Pratley’s red card killed the second half, and while it may have been harsh, the uncomfortable truth is that things are only going downhill for Charlton’s season. For the first time since Thomas Sandgaard’s arrival, some are looking down at the relegation battle rather than up at promotion and it certainly feels as if this campaign has hit a wall.
Results and performances have been steadily declining and it’s clear that all is far from harmonious in the dressing room. In a passionate 18-minute press conference following the defeat, Bowyer defended himself while accusing his players of not giving their all.
“Let’s be honest — do I see too many people fighting for the shirt out there?” he said. “Not really. Not what I’ve had in the past. I’ve had players, whether they are signed permanently or loans, you have to fight. This is a great club. You’re lucky. Fight for the shirt. Fight for the club. Fight for me. Fight for yourself — take a bit of pride.
“Too soft. That’s what I mean by that. They try. But can they give more? I believe they can.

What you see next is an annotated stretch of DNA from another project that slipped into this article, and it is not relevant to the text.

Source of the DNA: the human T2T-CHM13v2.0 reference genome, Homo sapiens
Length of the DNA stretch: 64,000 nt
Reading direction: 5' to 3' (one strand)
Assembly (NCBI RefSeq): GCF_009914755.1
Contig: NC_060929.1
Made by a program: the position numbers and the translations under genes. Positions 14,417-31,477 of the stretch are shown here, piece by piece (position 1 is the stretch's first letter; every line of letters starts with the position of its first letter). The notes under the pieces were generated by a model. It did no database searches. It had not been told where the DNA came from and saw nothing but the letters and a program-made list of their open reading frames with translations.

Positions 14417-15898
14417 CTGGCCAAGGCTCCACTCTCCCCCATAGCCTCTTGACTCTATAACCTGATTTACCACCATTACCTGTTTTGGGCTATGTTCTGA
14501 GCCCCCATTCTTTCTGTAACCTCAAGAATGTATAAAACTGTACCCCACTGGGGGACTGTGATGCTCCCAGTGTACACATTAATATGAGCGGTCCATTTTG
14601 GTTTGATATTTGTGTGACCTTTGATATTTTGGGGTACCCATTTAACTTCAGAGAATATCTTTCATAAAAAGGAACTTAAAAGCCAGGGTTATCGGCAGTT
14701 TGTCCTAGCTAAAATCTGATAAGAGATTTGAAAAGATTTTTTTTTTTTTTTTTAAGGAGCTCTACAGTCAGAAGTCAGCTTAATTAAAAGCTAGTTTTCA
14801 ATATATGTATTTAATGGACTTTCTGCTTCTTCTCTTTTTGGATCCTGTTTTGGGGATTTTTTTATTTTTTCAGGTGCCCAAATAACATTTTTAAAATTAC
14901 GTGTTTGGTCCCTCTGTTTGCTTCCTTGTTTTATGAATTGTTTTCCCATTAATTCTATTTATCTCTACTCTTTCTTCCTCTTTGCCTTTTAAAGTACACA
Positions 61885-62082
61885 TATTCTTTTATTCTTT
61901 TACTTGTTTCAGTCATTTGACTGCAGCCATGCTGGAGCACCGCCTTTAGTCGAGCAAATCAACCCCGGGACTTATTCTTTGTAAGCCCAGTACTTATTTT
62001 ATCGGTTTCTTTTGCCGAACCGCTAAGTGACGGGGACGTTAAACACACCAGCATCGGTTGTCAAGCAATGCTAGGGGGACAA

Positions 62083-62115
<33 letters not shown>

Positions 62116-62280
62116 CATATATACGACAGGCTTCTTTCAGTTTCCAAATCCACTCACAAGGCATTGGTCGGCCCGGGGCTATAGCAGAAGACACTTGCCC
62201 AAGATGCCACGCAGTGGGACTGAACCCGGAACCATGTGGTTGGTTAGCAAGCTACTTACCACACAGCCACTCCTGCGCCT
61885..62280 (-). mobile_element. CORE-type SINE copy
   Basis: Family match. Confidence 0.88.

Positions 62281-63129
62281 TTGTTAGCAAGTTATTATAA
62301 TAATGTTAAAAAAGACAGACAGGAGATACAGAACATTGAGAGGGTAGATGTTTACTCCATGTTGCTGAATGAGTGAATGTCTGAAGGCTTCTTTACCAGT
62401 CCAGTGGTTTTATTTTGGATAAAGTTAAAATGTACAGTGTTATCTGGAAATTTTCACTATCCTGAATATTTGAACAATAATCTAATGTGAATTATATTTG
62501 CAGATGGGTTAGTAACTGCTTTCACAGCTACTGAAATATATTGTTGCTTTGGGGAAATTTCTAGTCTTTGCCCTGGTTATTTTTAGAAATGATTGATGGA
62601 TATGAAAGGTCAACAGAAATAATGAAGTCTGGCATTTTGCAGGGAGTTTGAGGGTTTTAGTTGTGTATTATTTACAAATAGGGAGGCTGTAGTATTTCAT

“I believe some cut corners. That’s not just our football club — that’s every football club. You get the odd one who cuts the corner, another feeds off that and it has a knock-on effect.
“When you step on to the pitch you need to have all 11 players that are fighting for the same thing.”
Bowyer has made it clear throughout the season that Charlton’s squad was thrown together rather than meticulously planned, and it appears he doesn’t see this as his squad, but rather the group he is stuck with.
It’s easy to believe the players don’t fully care based on their performance against Blackpool, but it’s also fair to wonder if Bowyer’s criticism has affected his player’s already shattered confidence.
Bowyer believes he is simply being honest — providing the negative assessment that naturally comes with poor performances but would turn to positive feedback with improvements. There’s no reason to doubt this as Bowyer has repeatedly complimented his team in the past, but the bluntness that has become his modus operandi may not be the right approach for all of his current players even if it has worked previously.